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Justice at long last in the Zaporizhya Church bomb case ("Справа паламарів")

Halya Coynash

Three young men are to be released under the amnesty law for political prisoners after spending almost 4 years in custody charged with a crime that nobody ever believed they committed.  The first young man was taken into custody the morning after President Yanukovych demanded arrests within the week.

Amendments to the original law No. 4271 on the Release of Political Prisoners were passed on March 11 with a majority of 235.  These changes to the bill were made on Feb 27 and then reviewed by a parliamentary profile committee.  They included the three young men convicted of the Zaporizhya Church bomb in July 2010 who had not been included in the original law passed on Feb 23.  . 

The full list is not yet available however Olga Dyomina, mother of two of the men – Anton Kharytonov and Serhiy Dyomin – is returning to Zaporizhya and hoping to take her sons home after their four-year ordeal.

Questions can legitimately be raised about the use of such a law, rather than proper judicial review of cases which arouse concern.  They are probably also warranted with respect to the criteria applied in deciding who should be amnestied.  Some names have probably not been included through oversight, while in some cases although the sentences were doubtless too severe, it is not clear that the offences were not committed.

These are all issues for discussion, yet not now and most certainly not in the case of three young men whom Ukraine’s justice system let down so badly.  

It was with good cause that one of the appeals for a review of their case was entitled “A Trial with Grave Consequences”.  It was signed, among others, by former political prisoners, lawyers and human rights activists.  

The trial of these three young men was gravely flawed and one of the most shameful under the Yanukovych regime.  

Yanukovych’s “personal control” of this case coincided almost to the day with adoption of a “judicial reform” law which had, as predicted, disastrous consequences, including the grave erosion of judges’ independence and increasing interference by public officials and politicians in the justice system.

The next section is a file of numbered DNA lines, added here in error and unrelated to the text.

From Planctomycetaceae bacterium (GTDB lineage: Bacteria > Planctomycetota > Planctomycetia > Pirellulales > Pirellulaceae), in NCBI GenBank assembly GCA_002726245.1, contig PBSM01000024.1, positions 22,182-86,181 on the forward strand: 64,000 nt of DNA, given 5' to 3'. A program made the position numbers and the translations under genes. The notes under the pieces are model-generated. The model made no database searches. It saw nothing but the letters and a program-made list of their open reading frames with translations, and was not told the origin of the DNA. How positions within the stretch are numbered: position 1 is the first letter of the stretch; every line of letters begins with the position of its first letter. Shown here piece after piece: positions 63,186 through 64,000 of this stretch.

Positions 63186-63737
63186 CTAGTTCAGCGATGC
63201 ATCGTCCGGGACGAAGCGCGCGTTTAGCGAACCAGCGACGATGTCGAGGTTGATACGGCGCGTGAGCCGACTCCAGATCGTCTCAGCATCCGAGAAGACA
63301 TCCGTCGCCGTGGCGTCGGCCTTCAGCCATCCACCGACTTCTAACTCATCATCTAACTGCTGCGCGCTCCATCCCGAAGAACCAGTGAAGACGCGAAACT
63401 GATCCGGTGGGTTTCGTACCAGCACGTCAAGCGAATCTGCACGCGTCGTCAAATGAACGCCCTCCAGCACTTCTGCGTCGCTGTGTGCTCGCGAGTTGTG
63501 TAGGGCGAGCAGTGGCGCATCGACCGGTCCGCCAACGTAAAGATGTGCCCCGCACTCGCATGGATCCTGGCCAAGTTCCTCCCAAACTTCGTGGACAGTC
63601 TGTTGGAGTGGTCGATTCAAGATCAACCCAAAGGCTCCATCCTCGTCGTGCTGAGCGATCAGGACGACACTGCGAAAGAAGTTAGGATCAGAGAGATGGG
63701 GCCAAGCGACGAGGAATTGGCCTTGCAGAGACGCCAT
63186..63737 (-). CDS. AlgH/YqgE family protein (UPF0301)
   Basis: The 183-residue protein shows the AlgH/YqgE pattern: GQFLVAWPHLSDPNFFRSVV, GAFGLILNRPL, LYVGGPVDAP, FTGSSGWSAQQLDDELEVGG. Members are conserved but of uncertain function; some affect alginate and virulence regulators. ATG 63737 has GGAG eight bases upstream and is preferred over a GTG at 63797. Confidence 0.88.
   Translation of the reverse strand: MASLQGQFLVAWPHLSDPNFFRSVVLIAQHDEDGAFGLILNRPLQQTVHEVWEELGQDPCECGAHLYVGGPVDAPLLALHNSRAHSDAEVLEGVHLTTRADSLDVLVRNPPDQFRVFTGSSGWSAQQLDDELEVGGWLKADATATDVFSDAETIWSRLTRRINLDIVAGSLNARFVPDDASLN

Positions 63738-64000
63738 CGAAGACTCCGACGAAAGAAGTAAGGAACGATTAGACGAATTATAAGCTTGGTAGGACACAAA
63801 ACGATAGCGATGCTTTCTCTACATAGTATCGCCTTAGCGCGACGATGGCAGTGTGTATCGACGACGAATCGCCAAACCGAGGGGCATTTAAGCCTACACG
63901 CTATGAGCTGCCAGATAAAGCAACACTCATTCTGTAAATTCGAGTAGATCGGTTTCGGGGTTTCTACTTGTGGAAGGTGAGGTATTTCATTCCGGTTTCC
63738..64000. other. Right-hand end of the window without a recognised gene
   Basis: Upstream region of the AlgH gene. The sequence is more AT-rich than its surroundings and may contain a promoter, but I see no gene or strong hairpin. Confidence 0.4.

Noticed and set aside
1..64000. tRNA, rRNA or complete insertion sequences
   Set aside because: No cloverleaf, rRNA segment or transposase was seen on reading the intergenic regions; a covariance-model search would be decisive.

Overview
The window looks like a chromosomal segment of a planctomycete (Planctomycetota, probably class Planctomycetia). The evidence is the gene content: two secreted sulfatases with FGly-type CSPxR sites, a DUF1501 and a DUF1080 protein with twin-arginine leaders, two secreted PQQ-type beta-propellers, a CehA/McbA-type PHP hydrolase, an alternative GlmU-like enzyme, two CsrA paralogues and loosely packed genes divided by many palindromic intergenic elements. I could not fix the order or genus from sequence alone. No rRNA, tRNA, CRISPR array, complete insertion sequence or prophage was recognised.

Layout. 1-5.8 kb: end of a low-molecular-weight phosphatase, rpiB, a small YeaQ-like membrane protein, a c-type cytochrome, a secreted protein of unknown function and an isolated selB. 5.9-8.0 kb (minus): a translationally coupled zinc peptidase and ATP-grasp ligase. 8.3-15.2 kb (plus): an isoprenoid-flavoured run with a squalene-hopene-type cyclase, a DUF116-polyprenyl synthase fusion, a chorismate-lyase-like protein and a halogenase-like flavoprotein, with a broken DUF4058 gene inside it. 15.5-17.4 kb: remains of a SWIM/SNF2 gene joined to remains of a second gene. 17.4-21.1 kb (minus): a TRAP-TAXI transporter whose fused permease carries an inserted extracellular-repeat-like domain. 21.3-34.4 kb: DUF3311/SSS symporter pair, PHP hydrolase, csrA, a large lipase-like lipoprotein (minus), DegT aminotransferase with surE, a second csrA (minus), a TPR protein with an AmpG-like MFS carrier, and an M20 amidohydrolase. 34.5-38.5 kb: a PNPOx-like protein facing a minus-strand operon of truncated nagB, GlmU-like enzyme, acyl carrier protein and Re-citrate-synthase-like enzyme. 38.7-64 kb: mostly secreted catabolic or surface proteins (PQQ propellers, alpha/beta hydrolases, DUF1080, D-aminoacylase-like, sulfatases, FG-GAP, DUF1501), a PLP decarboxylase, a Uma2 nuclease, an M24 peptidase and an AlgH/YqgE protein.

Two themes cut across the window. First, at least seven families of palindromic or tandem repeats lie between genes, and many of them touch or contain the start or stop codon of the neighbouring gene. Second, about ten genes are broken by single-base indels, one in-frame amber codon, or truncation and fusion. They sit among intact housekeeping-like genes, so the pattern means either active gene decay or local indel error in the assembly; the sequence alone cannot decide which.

While the world watched with dismay as Yanukovych had his main rival Yulia Tymoshenko, former Interior Minister Yury Lutsenko and others imprisoned, the list of victims of interference in the work of the law enforcement bodies and courts was much greater. 

As reported (repeatedly), the first young man was taken into custody the morning after Viktor Yanukovych, on nationwide television, ordered the enforcement bodies to arrest “the culprits” within a week.  He was informed just as publicly 6 days later that the culprits were all in custody and the case solved.

Most of those who took part in the investigation and prosecution received awards for their swift work.  Those above them had boasted that the crime had been solved, and nobody wanted to admit having arrested the wrong people.  There is no evidence that the other leads in the crime were investigated at all.  Once Anton Kharytonov had been detained, and then his brother, the process just went on.   Seven “confessions” were extracted and no attempt was made to investigate the men’s allegations, once they finally received real lawyers, that they had made them under duress.  The list of infringements at all levels, including those committed by judge Volodymyr Minasov, is enormous.  

The Zaporizhya Regional Court of Appeal noted many of these irregularities which, according to Ukrainian legislation, demanded that a mistrial be declared.  It even seemed at the penultimate hearing that this was the inevitable outcome.  Whether the judges came under pressure is not clear however on Oct 25, 2013, they upheld the original verdict, only reducing each sentence by one year – to 13 and 14 years imprisonment. 

Please see the links below for more details about the case.  Information in Ukrainian, here and in the links below.

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